We've outlined 6 steps to determine an older adult's care needs. Here we go:
1. Get a checkup, find out what's wrong and why:
Our mantra is: diagnosis, diagnosis, diagnosis. It is very important that you know the cause of an older person's health problems. If a physician tells you, "It's just old age," find another physician -- "old age" is not a diagnosis! The reason you want a diagnosis is that it gives you a prognosis--an educated sense of what the future holds--of how much care might someday be involved, and what the timeframe might be
2. Determine if the person suffers from cognitive impairment (memory loss) and why:
Serious memory loss is not a normal part of aging. If someone you care about shows severe gaps in short-term memory, have a physician who's knowledgeable about older adults find out why. There are temporary causes, such as depression, malnutrition, not drinking enough water every day, and medication interactions, which, if diagnosed, can be reversed. There are also untreatable causes that are the symptoms of a disease of the brain, such as Alzheimer's, small strokes, some forms of Parkinson's and Multiple Sclerosis, and alcoholism. These are progressive and permanent and have no cure.
To choose the best care for an older person with short-term memory problems, learn the cause -- why it's happening (just as you would a physical problem). Three reasons why:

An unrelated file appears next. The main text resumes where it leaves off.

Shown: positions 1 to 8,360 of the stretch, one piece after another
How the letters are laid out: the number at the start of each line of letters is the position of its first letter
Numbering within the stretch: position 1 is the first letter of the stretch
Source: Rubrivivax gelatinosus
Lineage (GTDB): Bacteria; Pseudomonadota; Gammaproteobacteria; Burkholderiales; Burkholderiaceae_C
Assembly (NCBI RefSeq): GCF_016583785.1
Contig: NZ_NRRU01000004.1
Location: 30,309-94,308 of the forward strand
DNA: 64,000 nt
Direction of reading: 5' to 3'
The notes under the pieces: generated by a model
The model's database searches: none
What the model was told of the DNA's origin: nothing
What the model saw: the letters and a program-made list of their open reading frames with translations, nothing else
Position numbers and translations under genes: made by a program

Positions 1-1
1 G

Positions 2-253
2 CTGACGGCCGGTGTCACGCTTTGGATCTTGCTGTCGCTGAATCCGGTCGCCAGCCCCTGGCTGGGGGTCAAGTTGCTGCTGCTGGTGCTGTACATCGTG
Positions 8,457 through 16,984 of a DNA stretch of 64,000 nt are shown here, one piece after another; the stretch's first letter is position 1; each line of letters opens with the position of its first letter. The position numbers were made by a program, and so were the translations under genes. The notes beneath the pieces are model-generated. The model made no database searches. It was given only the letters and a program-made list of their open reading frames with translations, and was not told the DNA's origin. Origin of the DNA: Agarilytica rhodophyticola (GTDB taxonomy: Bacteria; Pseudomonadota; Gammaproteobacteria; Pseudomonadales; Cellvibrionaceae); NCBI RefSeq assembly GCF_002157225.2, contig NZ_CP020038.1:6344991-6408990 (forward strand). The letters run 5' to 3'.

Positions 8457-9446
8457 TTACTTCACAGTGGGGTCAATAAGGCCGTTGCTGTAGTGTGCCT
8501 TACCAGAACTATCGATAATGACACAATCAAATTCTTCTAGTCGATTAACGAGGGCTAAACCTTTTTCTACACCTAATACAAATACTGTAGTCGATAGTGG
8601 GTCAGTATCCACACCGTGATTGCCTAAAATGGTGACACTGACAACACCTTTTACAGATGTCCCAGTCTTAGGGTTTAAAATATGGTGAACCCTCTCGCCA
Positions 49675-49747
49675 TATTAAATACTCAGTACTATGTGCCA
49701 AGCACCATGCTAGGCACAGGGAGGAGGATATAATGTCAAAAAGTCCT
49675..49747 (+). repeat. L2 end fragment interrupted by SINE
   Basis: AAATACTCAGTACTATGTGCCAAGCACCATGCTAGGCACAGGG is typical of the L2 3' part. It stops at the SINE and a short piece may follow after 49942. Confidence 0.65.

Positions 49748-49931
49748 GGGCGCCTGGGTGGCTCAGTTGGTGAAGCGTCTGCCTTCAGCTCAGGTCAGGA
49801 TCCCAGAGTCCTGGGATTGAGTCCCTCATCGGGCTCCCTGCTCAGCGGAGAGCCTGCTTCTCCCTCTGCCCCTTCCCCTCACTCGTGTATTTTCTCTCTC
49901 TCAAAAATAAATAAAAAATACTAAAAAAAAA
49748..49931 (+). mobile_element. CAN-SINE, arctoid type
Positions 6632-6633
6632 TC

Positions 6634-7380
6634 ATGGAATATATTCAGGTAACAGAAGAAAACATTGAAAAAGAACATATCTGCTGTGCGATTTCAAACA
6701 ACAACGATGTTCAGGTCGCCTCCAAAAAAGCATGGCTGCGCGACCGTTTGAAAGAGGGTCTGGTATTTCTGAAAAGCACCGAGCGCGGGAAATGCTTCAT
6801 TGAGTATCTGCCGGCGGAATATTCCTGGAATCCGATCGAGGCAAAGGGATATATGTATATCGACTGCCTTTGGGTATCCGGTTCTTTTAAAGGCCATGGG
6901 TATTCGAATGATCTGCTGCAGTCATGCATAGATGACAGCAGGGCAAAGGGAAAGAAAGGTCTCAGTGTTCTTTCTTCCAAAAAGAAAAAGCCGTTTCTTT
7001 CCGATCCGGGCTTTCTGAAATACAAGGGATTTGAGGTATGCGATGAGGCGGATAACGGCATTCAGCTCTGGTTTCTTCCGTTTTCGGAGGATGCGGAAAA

- If it's treatable, you can help them start to get better
- If it's not treatable, there are medications available today that may be able to slow down their disease's progress, and
- If it's not treatable, you know you need to develop long-term plans -- the condition will only get worse over time
3. Think about the person's hobbies, values, and personality
Many different caregivers and care settings are available today, so the greater the extent to which you can choose options based on an older person's personality, values and lifestyle, the better. For example, someone who's never been a talker will probably not like a caregiver in his home who chats nonstop. Many older people who've lived downtown for years often want to live in a residential community downtown (the same for rural areas). A lifelong social butterfly will probably prefer an assisted living facility where she can meet lots of people, versus a smaller residential care home with just a few residents. Someone who likes things that are refined will prefer to live where her tastes are reflected.
4. Understand the person's needs at night
Getting help at night is expensive! If an older person needs human assistance at night (e.g. to go to the bathroom or to keep from wandering outside at 2 AM), the caregiver can't sleep -- he or she must stay awake and be available. This means the caregiver is paid by the hour, even if they're just sitting and watching TV, because they're ready and able to provide help instantly. (Something to think about if you or another family member is offering to care for someone who's unsafe at night alone.)